…Christ came, not only because of our need as a fallen race to be redeemed, but as the firstborn of all creation to teach us how to live. One cannot teach life except by getting a wounded heart, a wounded spirit, not without being bruised…
We must study to learn how to identify … the bruises of the heart and the spirit with the Passion of Christ., who did not love us without getting bruised in the process. We have those soul-shaking lines from Holy Scripture, almost too exquisitely acute to bear: “With his stripes we are healed.” (Is 53: 5). His wounds have not healed us of our need of being wounded but of the wound of our self-centeredness. His woulds have called us to come our of self, to be made strong in suffering. This is to identify with the Passion of Christ.
…[and] the responsibility that the Passion of Christ enjoins upon us. We dare not underestimate the strength we have once we have been redeemed in love by Jesus. When we make promises to God, we can disavow the power put into us to observe them faithfully. When we are given by God any circumstance, any work to do, any suffering to sustain, we are also given the power and the strength to do or to suffer it. So when remembering and focusing in our identification with the Passion of the Christ, we need also to make active his own mandate through the inspired word of his apostle, that “in my flesh I complete what is lacking in Christ’s afflictions” (Col 1:24). What is lacking in Christ’s Passion in me? It is my own bruises of body, of heart, of spirit, bruises of disappointment, bruises of frustration, bruises of misunderstanding, bruises of ingratitude, bruises perhaps of rejection. Aware of this, remembering, focused, identified, we can truly pray, “Passion of Christ, make me strong!” We dare not pray it unless we are prepared to accept the responsibility of having the strength of the Passion of Jesus given to us.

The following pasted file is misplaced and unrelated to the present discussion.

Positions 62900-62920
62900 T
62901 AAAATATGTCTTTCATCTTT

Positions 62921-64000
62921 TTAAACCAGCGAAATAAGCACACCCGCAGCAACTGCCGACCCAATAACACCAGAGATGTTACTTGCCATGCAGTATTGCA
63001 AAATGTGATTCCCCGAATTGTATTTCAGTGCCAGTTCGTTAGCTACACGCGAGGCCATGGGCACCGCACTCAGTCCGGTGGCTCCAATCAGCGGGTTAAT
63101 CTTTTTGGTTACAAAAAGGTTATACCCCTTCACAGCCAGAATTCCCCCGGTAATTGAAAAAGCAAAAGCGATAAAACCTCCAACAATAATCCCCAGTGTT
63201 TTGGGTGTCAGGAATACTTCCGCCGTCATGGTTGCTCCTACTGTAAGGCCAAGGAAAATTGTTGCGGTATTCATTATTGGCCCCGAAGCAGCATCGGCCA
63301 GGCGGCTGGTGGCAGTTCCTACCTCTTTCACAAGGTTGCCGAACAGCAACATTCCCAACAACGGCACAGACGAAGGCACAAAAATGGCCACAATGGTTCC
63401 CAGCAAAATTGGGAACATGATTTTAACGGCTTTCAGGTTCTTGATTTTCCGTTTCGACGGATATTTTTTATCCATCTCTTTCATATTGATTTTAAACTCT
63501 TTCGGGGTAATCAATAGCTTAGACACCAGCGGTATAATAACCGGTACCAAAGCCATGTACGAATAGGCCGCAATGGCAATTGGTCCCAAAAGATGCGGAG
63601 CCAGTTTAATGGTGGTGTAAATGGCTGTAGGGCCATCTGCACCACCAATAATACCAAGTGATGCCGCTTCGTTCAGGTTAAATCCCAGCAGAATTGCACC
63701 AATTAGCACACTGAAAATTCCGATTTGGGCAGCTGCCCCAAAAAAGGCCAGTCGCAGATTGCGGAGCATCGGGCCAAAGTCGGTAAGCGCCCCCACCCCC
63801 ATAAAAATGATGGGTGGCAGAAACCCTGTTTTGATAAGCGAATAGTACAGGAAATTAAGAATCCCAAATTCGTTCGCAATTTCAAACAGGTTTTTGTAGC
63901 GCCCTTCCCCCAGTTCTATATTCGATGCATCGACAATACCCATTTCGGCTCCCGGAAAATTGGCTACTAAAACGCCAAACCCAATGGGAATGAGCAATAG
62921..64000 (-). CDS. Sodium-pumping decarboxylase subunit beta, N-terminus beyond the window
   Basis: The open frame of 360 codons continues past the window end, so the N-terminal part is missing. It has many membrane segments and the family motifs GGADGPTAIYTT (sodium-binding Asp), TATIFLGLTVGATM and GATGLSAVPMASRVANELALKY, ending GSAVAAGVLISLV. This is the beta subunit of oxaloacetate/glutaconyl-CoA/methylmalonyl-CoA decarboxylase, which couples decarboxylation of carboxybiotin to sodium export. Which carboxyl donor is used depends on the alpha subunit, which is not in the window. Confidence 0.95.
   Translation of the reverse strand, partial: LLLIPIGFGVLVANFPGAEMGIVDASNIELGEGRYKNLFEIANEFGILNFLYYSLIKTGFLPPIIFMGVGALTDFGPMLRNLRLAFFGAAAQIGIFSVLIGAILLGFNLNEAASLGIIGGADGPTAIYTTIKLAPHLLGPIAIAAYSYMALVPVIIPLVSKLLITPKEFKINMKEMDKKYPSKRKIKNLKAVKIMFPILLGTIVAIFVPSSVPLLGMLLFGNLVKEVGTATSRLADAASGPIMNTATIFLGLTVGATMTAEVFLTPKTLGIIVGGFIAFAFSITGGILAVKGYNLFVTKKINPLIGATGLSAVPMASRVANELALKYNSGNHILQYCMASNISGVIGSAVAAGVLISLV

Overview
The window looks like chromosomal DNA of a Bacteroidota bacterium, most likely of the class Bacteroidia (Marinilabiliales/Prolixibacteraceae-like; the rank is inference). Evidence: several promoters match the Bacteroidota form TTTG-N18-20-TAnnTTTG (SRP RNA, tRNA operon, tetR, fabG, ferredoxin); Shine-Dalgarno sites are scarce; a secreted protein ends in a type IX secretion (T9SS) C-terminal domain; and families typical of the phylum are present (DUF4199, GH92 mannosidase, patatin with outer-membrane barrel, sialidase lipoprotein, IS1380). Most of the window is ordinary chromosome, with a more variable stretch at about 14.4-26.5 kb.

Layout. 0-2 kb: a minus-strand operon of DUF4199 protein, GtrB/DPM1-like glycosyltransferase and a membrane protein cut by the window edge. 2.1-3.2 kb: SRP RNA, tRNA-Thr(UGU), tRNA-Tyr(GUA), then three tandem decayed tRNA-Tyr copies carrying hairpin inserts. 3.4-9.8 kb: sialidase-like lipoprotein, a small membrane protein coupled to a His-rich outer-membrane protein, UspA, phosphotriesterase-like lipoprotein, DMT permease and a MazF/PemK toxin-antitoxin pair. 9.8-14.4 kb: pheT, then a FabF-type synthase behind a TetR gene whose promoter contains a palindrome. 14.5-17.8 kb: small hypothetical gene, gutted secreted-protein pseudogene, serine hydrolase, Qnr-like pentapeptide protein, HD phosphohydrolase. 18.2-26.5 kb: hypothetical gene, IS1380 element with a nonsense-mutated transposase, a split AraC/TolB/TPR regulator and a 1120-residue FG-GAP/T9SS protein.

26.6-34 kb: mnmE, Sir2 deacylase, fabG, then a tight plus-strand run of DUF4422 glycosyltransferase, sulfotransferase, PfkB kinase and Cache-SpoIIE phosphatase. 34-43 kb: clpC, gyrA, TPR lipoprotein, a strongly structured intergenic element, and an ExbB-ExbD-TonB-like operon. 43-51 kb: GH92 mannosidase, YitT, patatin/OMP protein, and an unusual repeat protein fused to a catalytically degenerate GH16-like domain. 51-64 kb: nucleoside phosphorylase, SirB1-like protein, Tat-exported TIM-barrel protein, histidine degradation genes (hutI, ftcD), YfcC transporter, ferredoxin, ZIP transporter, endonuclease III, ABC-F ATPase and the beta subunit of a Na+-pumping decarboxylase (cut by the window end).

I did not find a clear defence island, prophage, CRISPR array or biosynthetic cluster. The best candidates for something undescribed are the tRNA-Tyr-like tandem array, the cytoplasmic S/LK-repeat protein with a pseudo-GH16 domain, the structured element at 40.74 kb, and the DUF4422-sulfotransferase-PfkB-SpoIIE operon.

… [we] identify our own bruises as making up what is wanting in his Passion. We begin to join our own hesitant refrain to his great theme: “What is not necessary that I suffer this?” Was it not ordained that I should suffer for all the world? Was it not ordained that I suffer for the benefactors who befriend us and for those who think our life a waste? “Passion of Christ, make me strong!” Yes, it is a dangerous prayer. For if I ask to be made strong in this weay, I will be made strong and have to abdicate any further right to say “I can’t.” In this prayer I deliver up to Christ my former right to say “I cannot do it.”
Mother Mary Francis, PCC